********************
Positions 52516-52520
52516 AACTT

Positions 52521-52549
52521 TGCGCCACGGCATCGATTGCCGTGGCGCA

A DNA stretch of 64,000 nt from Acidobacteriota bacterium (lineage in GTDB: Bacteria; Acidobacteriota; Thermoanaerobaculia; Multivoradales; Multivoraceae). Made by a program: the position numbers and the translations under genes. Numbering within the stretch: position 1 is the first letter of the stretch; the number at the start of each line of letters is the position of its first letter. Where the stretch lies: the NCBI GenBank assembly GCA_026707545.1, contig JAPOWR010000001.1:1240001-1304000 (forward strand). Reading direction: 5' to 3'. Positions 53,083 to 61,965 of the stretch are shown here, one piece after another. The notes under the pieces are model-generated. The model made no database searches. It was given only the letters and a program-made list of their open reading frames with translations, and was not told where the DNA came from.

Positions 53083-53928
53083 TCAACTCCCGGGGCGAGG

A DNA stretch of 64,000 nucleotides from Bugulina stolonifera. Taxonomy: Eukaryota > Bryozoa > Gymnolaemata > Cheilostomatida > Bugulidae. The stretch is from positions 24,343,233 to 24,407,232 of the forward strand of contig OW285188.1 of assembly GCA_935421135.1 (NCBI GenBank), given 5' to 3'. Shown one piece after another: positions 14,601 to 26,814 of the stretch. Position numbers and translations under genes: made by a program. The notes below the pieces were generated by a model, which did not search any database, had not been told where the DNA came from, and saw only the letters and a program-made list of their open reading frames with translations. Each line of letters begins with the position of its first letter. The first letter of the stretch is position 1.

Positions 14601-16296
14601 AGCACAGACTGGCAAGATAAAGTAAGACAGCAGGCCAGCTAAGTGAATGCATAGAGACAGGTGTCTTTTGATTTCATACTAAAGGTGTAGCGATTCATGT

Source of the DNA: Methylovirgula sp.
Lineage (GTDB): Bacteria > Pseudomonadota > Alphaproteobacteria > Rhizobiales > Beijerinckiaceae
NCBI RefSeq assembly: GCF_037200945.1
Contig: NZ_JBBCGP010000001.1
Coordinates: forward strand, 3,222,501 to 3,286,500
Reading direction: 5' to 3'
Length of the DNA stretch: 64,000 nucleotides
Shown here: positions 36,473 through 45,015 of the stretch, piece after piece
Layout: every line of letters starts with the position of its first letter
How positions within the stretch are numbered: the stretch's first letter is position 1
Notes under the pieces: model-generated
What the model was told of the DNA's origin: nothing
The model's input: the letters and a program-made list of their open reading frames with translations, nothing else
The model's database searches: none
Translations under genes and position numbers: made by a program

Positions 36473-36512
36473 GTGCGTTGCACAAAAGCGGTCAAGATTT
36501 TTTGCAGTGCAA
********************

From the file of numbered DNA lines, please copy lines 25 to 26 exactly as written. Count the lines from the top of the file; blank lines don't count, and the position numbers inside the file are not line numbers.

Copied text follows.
Translations under genes and position numbers: made by a program

Positions 36473-36512